Pop vs. Classical: You Love Classical Music (You Just Don’t Know It)

Lisa Witt  /  Styles  /  UPDATED Jan 16, 2023

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This mini-lesson in music history and culture is for all you pop music fans out there. Guess what? You secretly love classical music…you just don’t know it yet!

Surprised? Here’s why.

Pop music takes chord progressions from classical music

Pop music actually draws a lot from classical music. You might not hear it right away, but there’s a simple piece that explains everything. Listen to the first song I play in the video and see if you recognize it!

…That’s right, it’s “Canon In D” by Johann Pachelbel! This is a familiar piece to many people because it’s popular at weddings.

Why is this piece so important? Well, it’s arguably the birthplace of pop music.

I know that’s a bold statement to make, but just listen as I play the chord progression used in Pachelbel Canon and sing some songs over it. As you’ll hear, we can sing Maroon 5’s “Memories” right over these exact chords and it fits like a glove.

Let’s take a closer look

To see exactly what’s going on, let’s take a closer look at the chord progression used in both Pachelbel’s “Canon in D,” which is in D major:

“Canon in D” Chord Progression:

D Major (I)
A Major (V)
B Minor (vi)
F# Minor (iii)
G Major (IV)
D Major (I)
G Major (IV)
A Major (V)

If you’re wondering what’s up with the Roman numerals, they describe the chord’s relationship to the D major scale. Since D is the first note of the D major scale, the D major chord is our I-chord (or “tonic chord” if you want to be technical).

Sidenote: We use capital Roman numerals to name major chords and lowercase Roman numerals to name minor chords. Using a numbers system helps musicians quickly play chord progressions in any key.

“Canon in D” uses this chord progression: I-V-vi-iii-IV-I-IV-V. And as I demonstrate in the video, you can play “Memories” right over this! The melody Maroon 5 uses even borrows from Pachelbel’s melody.

Most pop songs use a simplified version of this progression, like I-V-vi-IV. Check out our lesson on pop chord progressions if you want to learn more and write your own pop progressions!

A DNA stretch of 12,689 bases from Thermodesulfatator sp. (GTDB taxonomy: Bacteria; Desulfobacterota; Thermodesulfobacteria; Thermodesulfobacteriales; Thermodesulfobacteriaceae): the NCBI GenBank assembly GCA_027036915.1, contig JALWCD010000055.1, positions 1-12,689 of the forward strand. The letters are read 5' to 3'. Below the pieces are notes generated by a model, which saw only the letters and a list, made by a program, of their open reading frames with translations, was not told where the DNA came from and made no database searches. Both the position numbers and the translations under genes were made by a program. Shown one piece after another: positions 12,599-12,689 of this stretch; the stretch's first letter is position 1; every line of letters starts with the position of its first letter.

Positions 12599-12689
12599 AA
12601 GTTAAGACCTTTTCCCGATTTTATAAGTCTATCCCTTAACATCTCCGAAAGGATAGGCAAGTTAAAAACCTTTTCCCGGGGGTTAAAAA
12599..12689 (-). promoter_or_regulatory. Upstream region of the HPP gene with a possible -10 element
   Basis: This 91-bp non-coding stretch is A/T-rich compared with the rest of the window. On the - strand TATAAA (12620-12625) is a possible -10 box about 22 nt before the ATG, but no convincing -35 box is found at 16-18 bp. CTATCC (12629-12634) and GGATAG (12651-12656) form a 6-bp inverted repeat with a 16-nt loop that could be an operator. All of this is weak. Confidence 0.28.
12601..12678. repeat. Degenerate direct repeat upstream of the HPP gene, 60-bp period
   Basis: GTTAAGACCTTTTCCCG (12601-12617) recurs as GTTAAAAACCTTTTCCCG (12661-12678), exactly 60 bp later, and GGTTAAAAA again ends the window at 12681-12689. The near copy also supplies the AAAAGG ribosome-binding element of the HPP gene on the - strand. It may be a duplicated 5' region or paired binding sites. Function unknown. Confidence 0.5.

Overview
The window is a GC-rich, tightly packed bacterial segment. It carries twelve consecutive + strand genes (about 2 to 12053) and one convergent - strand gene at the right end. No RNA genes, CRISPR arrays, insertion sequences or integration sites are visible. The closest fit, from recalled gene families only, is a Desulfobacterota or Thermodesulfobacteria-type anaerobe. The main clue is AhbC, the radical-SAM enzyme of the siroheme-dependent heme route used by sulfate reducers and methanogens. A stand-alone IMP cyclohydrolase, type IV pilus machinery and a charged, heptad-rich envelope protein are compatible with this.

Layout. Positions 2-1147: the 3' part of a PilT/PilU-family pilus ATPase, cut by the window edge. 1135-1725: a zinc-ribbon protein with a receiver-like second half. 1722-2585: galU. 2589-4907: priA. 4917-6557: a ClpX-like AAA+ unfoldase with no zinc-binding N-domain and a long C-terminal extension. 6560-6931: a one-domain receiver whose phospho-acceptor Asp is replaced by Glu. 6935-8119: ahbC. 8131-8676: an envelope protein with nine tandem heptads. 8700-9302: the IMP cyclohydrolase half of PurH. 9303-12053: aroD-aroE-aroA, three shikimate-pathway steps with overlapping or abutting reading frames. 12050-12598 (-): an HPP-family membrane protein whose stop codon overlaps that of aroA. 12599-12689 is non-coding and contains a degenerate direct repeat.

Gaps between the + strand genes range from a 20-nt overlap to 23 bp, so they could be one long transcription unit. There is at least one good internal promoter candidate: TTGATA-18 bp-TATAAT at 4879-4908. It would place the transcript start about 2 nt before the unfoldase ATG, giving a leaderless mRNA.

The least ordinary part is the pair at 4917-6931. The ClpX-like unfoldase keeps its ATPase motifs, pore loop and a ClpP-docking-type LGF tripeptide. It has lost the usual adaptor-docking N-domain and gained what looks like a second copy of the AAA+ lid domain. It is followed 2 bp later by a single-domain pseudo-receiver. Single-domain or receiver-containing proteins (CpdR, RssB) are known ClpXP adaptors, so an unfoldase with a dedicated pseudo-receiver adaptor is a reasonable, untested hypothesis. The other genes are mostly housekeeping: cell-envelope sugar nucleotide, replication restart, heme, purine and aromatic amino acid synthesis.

🎹 Get a Head Start on Classical Piano ✨

Love classical music but not sure where to start? Head over to Classical Piano Quick Start, four free lessons designed for beginners taught by Victoria Theodore. Victoria is a classically trained pianist with degrees from Oberlin College and Stanford University, and has played with Beyoncé and Stevie Wonder. Start your classical journey with Victoria today!


Other classical influences hiding in your pop music…

Maroon 5 aren’t the only ones paying homage to classical music. Oasis’ “Don’t Look Back In Anger” also uses a similar chord progression: I-V-vi-iii-IV-V.

Nicki Minaj also uses a similar progression in “Starships”!

One of my favorite songs of all time draws from Bach’s classic, “Air on a G String”. Procol Harum’s “A Whiter Shade of Pale” also uses Bach’s chord progression. Listen to how I play “Air” and the intro to “A Whiter Shade of Pale and see if you can spot the similarities!

The takeaway: music is built on chords

When we put chords together a certain way, they make a chord progression. How we mix and match chords in chord progressions is how we make music, and this method is timeless. Just like pop and classical, jazz uses chord progressions too.

While chord progressions may seem similar, the creative potential for making melodies and harmonies with them is boundless! So next time you need some fresh inspiration, look back a few hundred years or listen to music you don’t normally listen to. Pull from different sources of inspiration, see what you love about them, and make it your own.

Next time you think you don’t like classical music, think again! While they may be long gone, old-timey musicians like Bach and Pachelbel are still influencing us today.

Lisa Witt has been teaching piano for more than 20 years and in that time has helped hundreds of students learn to play the songs they love. Lisa received classical piano training through the Royal Conservatory of Music, but she has since embraced popular music and playing by ear in order to accompany herself and others. Learn more about Lisa.

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